Fulfilling its role as a global car for General Motors, the Chevrolet Cruze will get its US debut at the Los Angeles Auto Show, open to public on 4th December. The Cruze is GM’s ‘one plug for all sockets’ car; it’s already on sale in Europe and China and it’s designed to replace various products within the GM umbrella – from our Korean sourced Optra to the US market Chevy Cobalt.
The North American market Cruze will be built in Ohio, USA, but the C-segment rival to the Civic and Corolla is essentially the same car as what we’re supposed to have got back in July. The 1.8-litre ECOTEC four-cylinder is the base engine for the US (with 136bhp and 167Nm, Asian variant rated at 140bhp/177Nm) but there’s a 1.4-litre ECOTEC turbo with 138bhp and 200Nm of torque peaking below 2000rpm – proof that even the Americans are now on the downsizing wagon. Chevy claims that with this engine, the Cruze will be able to cruise for over 800km with its 57-litre tank.
The US will get two six-speed transmission options – manual or tiptronic auto. For the Cruze bound for ASEAN, you’ll need to choose the automatic to have six ratios, which is a class first.
The sharply styled Cruze is also sized to compete. It is about the same length as a Civic but wider and taller, and its 2685mm wheelbase is just shy of the Honda’s class leading 2700mm. It sits on GM’s new Delta II platform that also underpins the new Opel Astra, with MacPherson struts up front and a rear torsion beam suspension.
Personally, I think that the Cruze’s interior will be a major selling point in the showrooms. I had the privilege to test drive the Cruze earlier this year at the Shanghai Motor Show (where GM put on a grand show) and loved the cosy wraparound cabin which has a sense of specialness about it, rare in a humdrum family saloon. The dashboard is in the ‘dual-cockpit’ style which GM is adopting for all their new-generation models and it’s easy to see the link between this cabin and the latest Opels. A particularly nice touch is the swathe of fabric (or leather) across the passenger side of the dash. The instruments do more for style than legibility, though.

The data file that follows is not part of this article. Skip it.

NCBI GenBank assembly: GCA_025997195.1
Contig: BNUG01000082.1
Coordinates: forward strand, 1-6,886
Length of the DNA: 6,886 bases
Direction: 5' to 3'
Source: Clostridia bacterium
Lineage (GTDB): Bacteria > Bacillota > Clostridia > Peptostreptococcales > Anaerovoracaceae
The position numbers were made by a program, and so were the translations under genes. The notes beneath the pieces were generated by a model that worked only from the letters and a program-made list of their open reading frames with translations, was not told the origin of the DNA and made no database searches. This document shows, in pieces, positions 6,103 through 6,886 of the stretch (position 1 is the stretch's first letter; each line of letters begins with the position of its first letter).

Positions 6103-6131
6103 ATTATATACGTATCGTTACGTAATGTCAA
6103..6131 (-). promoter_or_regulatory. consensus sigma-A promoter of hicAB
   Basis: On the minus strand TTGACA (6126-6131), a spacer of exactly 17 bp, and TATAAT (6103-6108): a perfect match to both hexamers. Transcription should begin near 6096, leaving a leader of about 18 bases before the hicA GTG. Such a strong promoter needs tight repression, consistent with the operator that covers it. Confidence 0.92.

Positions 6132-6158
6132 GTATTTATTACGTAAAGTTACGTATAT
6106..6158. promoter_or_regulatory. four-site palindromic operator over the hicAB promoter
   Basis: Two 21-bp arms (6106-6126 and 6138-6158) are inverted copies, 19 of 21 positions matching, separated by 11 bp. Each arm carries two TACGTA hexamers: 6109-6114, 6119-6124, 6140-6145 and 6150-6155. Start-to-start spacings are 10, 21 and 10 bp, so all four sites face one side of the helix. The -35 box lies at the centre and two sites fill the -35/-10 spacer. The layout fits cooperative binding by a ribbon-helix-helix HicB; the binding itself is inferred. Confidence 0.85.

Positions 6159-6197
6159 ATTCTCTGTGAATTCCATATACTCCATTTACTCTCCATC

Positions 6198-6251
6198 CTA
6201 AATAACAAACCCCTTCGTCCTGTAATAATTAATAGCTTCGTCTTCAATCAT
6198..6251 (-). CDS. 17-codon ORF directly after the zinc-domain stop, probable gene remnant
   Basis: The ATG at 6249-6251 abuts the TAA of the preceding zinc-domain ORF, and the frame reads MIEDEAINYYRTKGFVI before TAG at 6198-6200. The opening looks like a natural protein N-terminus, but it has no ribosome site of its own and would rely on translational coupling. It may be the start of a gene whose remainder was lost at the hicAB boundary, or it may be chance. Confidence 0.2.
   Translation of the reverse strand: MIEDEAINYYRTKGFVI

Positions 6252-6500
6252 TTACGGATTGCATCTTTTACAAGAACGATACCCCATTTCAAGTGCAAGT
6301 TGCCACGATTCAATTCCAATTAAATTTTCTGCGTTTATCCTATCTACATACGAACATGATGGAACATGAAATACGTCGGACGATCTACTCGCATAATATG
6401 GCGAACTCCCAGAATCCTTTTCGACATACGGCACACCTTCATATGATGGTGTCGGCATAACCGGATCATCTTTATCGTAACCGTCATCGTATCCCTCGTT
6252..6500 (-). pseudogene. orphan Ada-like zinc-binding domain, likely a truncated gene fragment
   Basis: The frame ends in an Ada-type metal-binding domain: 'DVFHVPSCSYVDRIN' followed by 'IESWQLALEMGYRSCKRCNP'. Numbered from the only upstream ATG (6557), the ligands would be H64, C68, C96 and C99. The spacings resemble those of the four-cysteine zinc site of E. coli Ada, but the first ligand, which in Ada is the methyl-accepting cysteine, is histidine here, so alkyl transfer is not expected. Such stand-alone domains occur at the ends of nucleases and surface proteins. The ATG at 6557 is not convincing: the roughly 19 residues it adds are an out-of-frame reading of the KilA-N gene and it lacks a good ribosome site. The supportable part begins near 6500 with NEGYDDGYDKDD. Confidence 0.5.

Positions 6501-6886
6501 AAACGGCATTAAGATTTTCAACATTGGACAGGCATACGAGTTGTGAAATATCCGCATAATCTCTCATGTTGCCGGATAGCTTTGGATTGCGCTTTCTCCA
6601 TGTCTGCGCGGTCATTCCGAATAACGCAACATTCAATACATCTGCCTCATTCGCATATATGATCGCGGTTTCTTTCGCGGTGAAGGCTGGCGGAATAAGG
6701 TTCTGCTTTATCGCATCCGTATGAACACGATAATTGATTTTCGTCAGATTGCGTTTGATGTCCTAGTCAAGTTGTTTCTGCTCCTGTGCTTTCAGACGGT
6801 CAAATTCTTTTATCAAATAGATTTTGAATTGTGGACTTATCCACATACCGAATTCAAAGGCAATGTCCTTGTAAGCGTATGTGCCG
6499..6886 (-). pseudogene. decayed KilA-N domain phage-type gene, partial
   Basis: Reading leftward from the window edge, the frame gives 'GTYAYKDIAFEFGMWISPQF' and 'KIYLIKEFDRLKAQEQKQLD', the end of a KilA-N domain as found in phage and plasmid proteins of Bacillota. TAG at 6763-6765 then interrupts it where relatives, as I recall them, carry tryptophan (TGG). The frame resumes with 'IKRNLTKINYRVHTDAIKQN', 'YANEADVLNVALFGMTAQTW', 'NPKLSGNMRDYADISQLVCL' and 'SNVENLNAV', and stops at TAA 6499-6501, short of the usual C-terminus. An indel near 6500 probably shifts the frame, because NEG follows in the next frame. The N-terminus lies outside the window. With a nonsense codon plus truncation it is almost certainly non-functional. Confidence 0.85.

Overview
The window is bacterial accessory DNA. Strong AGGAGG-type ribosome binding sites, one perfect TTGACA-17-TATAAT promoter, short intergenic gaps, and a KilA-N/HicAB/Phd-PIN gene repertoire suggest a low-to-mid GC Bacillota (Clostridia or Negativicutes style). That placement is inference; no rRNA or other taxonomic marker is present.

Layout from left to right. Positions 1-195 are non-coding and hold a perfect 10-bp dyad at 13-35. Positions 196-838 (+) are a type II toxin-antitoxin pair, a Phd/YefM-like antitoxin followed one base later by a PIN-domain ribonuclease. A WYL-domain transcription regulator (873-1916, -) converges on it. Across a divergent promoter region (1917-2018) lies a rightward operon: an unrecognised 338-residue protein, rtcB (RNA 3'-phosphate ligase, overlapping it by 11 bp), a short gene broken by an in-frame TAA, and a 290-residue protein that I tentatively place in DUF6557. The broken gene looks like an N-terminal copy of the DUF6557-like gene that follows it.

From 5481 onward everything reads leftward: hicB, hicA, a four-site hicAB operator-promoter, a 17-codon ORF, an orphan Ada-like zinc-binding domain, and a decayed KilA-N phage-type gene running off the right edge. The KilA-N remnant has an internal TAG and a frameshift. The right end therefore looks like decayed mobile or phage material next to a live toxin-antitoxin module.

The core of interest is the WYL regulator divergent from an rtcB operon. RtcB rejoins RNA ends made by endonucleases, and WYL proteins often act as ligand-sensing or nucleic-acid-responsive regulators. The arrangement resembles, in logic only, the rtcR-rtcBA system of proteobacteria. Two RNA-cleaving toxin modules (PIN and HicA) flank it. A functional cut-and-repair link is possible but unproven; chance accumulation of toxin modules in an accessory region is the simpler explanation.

We were confined to a short route in a public park (with dodging gardeners and mini tractors) so this is just an initial impression. The Cruze imparts a solid and rigid feel missing in its Japanese rivals; this plus the substantial weighting of the steering and controls makes for a believable Continental experience. The Cruze’s slightly soft gait should also translate to comfortable long distance cruising. What about the six-speed ‘box? No doubt, it’ll benefit highway economy but it’s not a match for the sharpeness and speed of the Civic’s five speeder; it’s more of the smooth, slurry type. The manual was nice though, with positive shift action and a light clutch.
Our part of the world doesn’t get the 1.4 turbo, so it’s either the 1.8 or a 115bhp/150Nm 1.6-litre. The smaller engine is noticeably slower but somehow more pleasant than the 1.8; it emits less buzz and is smoother revving, just remember not to traffic light drag with the bodykitted Vios beside you!
It’s hard for the likes of Chevrolet to compete against the Japanese strongmen in Malaysia when everyone is already set on buying a Honda/Toyota/Nissan, but at least a good, modern product like the Cruze will give them a fighting chance. But it seems like HICOM-Chevrolet is reluctant to get down on the field to play!
More pics after the jump.
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